Wintering waders on the Portuguese mainland non-estuarine coast: results of the 2009–2011 survey


66 – 70

1 April 13

Miguel Lecoq, Pedro M. Lourenço, Paulo Catry, Joana Andrade, José Pedro Granadeiro

Pedro M. Lourenço
Museu Nacional de História Natural e da Ciência, Universidade de Lisboa,
Rua da Escola Politécnica 58, 1250-102 Lisbon, Portugal


Public Files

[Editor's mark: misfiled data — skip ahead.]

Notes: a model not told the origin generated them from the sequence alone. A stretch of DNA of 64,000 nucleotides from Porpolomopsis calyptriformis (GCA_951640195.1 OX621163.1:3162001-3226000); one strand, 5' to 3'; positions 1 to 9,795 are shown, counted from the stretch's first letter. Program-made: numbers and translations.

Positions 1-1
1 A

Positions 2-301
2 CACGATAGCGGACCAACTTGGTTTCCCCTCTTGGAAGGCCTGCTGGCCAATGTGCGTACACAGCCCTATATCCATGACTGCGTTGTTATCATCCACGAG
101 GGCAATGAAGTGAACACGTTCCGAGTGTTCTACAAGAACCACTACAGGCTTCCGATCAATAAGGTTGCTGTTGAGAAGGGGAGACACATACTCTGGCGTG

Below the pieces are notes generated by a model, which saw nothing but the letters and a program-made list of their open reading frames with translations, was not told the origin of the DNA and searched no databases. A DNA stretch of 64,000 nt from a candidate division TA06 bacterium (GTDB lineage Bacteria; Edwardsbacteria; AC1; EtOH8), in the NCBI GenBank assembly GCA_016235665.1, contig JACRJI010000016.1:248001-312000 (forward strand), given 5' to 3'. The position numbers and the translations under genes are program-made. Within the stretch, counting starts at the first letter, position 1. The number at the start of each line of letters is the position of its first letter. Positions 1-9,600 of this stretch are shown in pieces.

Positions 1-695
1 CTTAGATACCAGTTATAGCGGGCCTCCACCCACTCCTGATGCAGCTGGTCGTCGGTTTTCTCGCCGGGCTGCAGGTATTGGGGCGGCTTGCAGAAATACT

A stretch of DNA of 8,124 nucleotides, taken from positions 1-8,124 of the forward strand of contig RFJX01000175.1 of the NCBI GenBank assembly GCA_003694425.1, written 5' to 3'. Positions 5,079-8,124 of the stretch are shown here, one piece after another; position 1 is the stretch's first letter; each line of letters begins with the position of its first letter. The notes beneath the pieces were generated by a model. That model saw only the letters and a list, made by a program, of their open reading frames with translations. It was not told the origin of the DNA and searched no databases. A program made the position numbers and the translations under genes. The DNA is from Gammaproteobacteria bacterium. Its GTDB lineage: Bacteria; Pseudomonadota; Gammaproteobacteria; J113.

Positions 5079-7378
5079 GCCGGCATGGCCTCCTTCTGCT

Population estimates of wintering waders on the non-estuarine European coasts are largely based on extrapolated data from relatively small stretches of coast. In Portugal, the previous and only national estimate of waders wintering on the non-estuarine coast was based on just 7.3% of the coastline. In this study we carried out the first survey of waders wintering on almost the whole of the non-estuarine coast of Portugal, in order to improve knowledge on their abundance and distribution and to set a baseline for interpreting future population trends. The majority (96%) of the 198 5 × 5 km UTM squares, covering 1,096 km of coastline, were counted by observers walking along the shore within ±3 h of low tide during the 2009/2010 winter. 6,866 waders, of 13 species, were counted and we estimate the entire Portuguese population at 7,175. Sanderling (2,897–3,027), Ruddy Turnstone (2,191–2,289) and Kentish Plover (581–607) were the most abundant species. Highest wader numbers were found on the north and central (mainly around the Tagus estuary) coasts. The non-estuarine coast holds a significant proportion of the Portuguese winter populations of Sanderling (83.6%), Purple Sandpiper (83.3%), Ruddy Turnstone (80.1%), Whimbrel (33.5%), Kentish Plover (17.0%), Common Sandpiper (16.0%) and Eurasian Oystercatcher (15.7%). The study also highlights the international importance of the Portuguese non-estuarine coast for wintering Sanderling, Ruddy Turnstone and Kentish Plover, as the counts for these species represent ≥1% of the relevant biogeographic populations.